A controversial cell-phone jamming demonstration that was scheduled by the D.C. Department of Corrections (DOC) was cancelled last week but the debate over its use appears to be just heating up.

The DOC was supposed to demonstrate cell-phone jamming technology from vendor CellAntenna on Jan. 8 and it sought approval from the FCC to do so, noting that inmates use contraband cell phones while in custody to “engage in highly pernicious behavior” such as intimidating witnesses and coordinating criminal activity. The FCC approved the demonstration, which was supposed to demonstrate that directional jamming could be used to stop cell-phone signals within a detention facility without harming other communications signals. The Cellular Telecommunication & Internet Association (CTIA), the trade association that represents the commercial mobile carrier industry, opposed the FCC’s move and took the matter to a federal appeals court to block the demonstration, describing the FCC’s approval of the demonstration as illegal and the “very essence of arbitrary and capricious agency decision-making.” The U.S. Court of Appeals directed the FCC to respond to CTIA’s filing, but the DOC cancelled the demonstration before it could do so.

While noting the DOC’s intention to limit jamming only to the walls of its correctional facility—the condition on which the FCC granted the demonstration—CTIA said “there has not been a shred of evidence presented to the commission that the demonstration will not interfere with legitimate uses of the wireless spectrum, including those beyond the facility.”

However, the South Carolina Department of Corrections demonstrated cell-phone jamming technology from CellAntenna back in November and claimed that the technology did indeed jam signals inside the prison without blocking service for people on the outside, according to a report from a South Carolina news station. The prison plans to ask the FCC for permission to conduct a longer term pilot program in the state’s prisons. And state prison officials there also want South Carolina’s U.S. senators to introduce legislation to allow local law enforcement agencies to use jamming technology. Texas prisons want cell-phone jamming technology too.

On Friday, The New York Times reported that New York public-safety officials are studying the feasibility of using cell-phone jamming technology to prevent terrorist attacks after it was discovered that gunmen in Mumbai, India, used satellite phones to coordinate their killings in November. During a Senate hearing late last week, police Commissioner Raymond W. Kelly raised the possibility of using jamming technology but noted there were technical hurdles to jamming signals in narrow locations.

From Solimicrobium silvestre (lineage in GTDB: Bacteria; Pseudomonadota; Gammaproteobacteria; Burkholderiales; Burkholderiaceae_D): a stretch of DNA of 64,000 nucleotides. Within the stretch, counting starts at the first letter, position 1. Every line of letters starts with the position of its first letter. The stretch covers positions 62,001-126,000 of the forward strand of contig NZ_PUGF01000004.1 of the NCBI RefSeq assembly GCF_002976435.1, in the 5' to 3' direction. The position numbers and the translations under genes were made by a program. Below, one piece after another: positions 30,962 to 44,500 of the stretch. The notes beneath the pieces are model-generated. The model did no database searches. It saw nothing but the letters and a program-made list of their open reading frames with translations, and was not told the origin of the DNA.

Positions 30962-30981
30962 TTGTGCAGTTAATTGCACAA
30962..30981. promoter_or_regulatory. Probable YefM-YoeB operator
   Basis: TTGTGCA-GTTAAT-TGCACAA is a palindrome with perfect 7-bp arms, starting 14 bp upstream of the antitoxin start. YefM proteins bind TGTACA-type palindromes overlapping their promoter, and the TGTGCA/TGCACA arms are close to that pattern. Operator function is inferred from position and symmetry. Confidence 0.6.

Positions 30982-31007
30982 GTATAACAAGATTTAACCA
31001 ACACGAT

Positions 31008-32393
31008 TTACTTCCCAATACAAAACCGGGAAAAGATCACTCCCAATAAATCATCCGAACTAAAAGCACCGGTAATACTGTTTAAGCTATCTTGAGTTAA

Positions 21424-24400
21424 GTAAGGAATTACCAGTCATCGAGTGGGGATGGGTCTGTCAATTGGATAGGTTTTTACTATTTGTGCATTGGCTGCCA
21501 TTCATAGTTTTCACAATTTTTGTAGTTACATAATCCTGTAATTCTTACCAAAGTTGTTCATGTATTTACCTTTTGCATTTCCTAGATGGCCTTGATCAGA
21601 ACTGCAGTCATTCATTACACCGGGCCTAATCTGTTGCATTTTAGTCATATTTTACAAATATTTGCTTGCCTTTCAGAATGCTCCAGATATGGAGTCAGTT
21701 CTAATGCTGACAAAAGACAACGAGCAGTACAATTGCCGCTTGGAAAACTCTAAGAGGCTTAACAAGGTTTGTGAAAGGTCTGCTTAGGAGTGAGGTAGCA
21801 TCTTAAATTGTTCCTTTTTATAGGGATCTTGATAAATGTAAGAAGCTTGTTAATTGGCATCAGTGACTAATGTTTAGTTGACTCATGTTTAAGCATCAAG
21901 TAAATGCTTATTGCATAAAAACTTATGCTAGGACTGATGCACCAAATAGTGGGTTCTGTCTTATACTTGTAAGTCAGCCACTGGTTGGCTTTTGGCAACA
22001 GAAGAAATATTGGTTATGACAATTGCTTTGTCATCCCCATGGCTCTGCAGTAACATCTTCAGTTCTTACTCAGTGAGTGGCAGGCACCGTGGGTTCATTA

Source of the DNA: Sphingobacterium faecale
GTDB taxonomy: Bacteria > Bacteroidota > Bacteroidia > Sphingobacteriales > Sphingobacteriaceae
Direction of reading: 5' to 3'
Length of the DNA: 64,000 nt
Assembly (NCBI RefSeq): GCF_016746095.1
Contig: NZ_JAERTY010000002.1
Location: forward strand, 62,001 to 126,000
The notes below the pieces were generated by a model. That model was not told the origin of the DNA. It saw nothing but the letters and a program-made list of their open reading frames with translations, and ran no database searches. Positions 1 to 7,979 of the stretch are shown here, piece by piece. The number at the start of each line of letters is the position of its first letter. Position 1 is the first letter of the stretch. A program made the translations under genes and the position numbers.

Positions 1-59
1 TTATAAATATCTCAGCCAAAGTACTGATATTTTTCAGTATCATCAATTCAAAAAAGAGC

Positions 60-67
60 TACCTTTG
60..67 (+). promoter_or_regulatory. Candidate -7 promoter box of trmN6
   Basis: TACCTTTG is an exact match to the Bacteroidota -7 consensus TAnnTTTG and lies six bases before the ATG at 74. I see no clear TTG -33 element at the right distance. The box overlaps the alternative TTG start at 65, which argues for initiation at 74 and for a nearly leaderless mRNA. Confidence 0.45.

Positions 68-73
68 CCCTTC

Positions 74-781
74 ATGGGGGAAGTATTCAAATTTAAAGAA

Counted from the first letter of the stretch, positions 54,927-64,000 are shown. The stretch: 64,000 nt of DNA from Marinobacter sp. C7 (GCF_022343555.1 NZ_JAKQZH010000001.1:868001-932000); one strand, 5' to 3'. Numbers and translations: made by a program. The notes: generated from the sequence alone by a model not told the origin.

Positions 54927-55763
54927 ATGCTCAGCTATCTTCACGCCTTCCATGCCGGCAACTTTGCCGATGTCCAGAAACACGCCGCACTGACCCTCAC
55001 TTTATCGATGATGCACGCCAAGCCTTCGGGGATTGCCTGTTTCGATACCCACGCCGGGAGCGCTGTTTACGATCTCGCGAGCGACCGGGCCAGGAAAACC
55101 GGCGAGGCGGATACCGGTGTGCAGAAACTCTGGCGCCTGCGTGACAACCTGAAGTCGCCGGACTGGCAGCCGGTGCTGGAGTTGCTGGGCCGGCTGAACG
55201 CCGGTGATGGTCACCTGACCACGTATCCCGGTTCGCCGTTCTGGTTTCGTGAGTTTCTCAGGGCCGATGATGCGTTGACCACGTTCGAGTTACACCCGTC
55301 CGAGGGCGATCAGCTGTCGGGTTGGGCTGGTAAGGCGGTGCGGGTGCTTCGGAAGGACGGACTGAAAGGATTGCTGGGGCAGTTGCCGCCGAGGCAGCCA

“Law enforcement needs to find ways to disrupt cellphones and other communications” during a crisis like the one in Mumbai, he said. He stressed that caution must be taken in pursuing such plans so that the technology doesn’t keep emergency personnel or keep civilians from making emergency calls.

Understandably, CTIA opposes the idea of cell-phone jamming, saying the practice would have unintended implications, such as jamming up 911 calls and of course disrupting cell-phone signals for millions of customers, which in turn could disrupt the businesses of the mobile-phone operators they represent.

But this sticky issue isn’t going away, and the most interesting part is folks don’t exactly know what entities have the authority to govern cell-phone jamming. While the FCC granted the D.C. Department of Corrections a waiver to test the technology, it purportedly didn’t have the authority to do so. The Communications Act of 1934 governs this, and state and local governments apparently should be asking Congress for permission. But it appears that the FCC could initiate a petition for rulemaking to allow state and local governments to use jamming equipment. Hopefully, this will be an issue lawmakers are willing to tackle this year, as state and local governments continue to push the envelope on the issue.

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